Environmental Education is broadly defined to mean “placing the focus on using best practice in education to address the social and environmental issues facing society.”
Therefore, for wannabe naturalists, environmental education increases awareness and knowledge as it relates to environmental issues or problems. In doing so, it provides the public with the necessary skills to make informed decisions and take responsible action.
NEVER STOP LEARNING!Quote by a wise person
The complexity of climate science combined with the complicated political and cultural contexts in which people live makes climate change a particularly challenging topic to approach, no matter the educational setting.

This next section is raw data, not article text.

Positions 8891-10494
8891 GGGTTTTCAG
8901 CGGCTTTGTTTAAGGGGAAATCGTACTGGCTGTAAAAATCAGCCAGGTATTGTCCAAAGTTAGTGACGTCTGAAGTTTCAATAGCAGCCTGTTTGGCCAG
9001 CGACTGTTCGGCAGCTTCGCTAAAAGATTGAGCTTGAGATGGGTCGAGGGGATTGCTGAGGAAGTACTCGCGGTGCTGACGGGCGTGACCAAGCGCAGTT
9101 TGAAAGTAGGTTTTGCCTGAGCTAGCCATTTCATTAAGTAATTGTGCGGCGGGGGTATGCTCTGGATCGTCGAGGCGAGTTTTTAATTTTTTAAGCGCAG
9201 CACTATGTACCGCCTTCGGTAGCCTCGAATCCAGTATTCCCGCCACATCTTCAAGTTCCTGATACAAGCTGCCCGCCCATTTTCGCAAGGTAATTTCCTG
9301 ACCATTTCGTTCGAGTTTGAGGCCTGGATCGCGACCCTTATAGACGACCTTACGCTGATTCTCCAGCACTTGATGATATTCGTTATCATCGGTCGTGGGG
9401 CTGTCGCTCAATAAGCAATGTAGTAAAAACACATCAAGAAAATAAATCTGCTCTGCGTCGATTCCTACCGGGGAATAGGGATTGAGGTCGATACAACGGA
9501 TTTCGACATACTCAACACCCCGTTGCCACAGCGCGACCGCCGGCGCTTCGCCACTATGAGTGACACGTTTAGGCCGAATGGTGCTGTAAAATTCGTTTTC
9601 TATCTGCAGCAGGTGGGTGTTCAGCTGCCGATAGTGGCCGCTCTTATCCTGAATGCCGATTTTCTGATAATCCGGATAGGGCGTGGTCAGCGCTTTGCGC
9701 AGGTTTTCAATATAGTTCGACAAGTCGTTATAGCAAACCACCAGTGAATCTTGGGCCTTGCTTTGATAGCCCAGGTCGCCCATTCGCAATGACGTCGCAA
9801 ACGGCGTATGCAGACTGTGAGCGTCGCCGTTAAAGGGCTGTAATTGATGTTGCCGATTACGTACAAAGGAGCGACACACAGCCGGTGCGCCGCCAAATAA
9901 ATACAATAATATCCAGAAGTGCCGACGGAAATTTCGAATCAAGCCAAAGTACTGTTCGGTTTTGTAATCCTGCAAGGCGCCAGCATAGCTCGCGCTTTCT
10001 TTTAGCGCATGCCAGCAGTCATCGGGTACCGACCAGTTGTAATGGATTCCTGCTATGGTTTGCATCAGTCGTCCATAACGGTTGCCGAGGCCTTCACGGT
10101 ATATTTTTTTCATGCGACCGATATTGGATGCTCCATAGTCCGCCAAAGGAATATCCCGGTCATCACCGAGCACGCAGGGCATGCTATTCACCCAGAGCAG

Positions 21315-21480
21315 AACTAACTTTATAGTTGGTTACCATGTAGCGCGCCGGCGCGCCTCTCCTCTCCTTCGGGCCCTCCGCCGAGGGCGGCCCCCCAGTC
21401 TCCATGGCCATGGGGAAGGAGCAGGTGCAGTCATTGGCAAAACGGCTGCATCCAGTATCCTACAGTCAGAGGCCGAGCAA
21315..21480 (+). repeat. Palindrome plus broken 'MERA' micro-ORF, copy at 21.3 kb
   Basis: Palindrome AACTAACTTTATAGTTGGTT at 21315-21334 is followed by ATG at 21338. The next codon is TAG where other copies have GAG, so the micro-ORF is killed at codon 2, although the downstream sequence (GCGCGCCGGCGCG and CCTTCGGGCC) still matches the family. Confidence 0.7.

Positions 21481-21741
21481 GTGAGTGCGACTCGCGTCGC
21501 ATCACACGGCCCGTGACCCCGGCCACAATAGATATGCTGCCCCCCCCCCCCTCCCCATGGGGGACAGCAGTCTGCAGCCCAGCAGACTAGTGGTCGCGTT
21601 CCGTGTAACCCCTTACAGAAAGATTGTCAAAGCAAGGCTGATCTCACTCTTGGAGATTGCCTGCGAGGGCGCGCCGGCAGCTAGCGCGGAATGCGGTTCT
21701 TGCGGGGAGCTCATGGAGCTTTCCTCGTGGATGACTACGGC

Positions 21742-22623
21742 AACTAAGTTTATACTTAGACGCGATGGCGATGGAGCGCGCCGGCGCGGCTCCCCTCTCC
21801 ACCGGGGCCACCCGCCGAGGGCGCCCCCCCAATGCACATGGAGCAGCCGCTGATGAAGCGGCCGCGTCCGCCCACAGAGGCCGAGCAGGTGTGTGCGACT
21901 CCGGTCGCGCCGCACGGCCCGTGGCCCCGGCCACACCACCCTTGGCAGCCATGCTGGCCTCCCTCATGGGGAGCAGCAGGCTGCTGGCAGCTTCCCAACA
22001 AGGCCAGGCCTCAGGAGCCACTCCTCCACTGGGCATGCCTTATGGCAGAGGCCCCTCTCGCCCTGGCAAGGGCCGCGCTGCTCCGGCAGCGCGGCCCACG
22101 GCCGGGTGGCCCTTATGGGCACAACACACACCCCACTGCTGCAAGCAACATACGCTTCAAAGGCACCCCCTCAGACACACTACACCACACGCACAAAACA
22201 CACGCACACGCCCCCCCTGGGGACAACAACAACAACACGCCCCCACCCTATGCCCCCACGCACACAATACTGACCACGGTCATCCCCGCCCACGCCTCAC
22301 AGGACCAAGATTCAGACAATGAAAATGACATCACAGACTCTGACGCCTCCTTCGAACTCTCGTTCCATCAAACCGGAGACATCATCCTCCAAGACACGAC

In conclusion, the components of environmental education that benefit wannabe naturalists are:
- Awareness and sensitivity to the environment and environmental challenges
- Knowledge and understanding of the environment and environmental challenges
- Attitudes of concern for the environment and motivation to improve or maintain environmental quality
- Skills to identify and help resolve environmental challenges
- Participation in activities that lead to the resolution of environmental challenges
However, environmental education does not advocate a particular viewpoint or course of action. Rather, environmental education teaches individuals how to weigh various sides of an issue through critical thinking and it enhances their own problem-solving and decision-making skills.
The fun aspect of environmental education is exploring and discovering nature. For instance, take a look at these frequently asked questions about anole lizards.
The Book of Naturalists: An Anthology of the Best Natural History